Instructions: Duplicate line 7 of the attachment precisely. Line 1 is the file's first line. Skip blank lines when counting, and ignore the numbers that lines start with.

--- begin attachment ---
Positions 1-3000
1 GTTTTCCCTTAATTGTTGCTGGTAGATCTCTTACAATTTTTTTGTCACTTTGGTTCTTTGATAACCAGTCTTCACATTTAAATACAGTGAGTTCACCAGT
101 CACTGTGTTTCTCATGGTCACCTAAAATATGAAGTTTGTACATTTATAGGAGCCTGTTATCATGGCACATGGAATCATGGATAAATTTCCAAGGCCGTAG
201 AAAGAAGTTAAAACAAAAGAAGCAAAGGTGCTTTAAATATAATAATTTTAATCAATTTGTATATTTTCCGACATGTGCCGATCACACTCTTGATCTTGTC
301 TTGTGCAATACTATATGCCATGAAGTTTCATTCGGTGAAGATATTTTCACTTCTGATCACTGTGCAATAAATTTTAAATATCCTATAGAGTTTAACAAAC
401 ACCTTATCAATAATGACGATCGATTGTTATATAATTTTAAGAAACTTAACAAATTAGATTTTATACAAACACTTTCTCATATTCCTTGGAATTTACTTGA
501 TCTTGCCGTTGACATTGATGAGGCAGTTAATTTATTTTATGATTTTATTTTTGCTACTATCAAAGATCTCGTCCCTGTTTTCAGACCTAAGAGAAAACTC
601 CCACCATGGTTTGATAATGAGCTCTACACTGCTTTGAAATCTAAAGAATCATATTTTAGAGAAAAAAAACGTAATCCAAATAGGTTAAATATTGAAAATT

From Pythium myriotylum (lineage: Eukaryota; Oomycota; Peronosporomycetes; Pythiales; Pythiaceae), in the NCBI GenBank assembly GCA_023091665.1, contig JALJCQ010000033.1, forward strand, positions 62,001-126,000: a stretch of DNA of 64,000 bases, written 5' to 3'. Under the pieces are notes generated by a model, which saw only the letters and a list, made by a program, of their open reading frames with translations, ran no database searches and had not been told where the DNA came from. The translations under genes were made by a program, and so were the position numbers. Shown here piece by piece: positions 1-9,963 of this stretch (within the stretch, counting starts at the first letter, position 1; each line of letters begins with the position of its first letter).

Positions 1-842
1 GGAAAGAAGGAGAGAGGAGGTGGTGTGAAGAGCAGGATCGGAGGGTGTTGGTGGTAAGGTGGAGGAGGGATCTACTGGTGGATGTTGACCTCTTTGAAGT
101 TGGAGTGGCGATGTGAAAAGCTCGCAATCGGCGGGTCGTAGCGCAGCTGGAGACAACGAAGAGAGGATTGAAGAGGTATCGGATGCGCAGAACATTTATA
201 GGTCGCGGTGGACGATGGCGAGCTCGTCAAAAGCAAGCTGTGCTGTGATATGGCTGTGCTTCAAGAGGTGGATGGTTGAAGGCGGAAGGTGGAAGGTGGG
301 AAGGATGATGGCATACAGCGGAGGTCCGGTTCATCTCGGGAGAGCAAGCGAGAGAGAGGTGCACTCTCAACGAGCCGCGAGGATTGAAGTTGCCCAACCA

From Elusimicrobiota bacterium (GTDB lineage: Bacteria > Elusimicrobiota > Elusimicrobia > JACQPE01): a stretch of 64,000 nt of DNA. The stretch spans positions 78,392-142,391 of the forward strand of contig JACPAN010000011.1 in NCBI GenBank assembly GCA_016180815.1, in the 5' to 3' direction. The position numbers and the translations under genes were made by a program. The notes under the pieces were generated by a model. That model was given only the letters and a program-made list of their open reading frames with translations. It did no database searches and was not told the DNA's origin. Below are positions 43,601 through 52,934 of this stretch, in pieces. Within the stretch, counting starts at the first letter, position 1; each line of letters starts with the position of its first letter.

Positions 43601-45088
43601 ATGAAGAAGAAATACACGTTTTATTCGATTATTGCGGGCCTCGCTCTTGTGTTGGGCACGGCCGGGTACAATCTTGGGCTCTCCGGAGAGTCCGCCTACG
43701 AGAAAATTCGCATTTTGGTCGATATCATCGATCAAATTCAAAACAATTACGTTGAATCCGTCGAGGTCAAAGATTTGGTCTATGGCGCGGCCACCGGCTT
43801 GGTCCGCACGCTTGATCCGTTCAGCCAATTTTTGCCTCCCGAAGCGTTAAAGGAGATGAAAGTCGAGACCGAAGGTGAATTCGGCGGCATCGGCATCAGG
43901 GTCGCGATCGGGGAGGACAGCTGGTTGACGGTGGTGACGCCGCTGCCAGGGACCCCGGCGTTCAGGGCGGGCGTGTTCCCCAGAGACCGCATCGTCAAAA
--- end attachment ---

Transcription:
501 TCTTGCCGTTGACATTGATGAGGCAGTTAATTTATTTTATGATTTTATTTTTGCTACTATCAAAGATCTCGTCCCTGTTTTCAGACCTAAGAGAAAACTC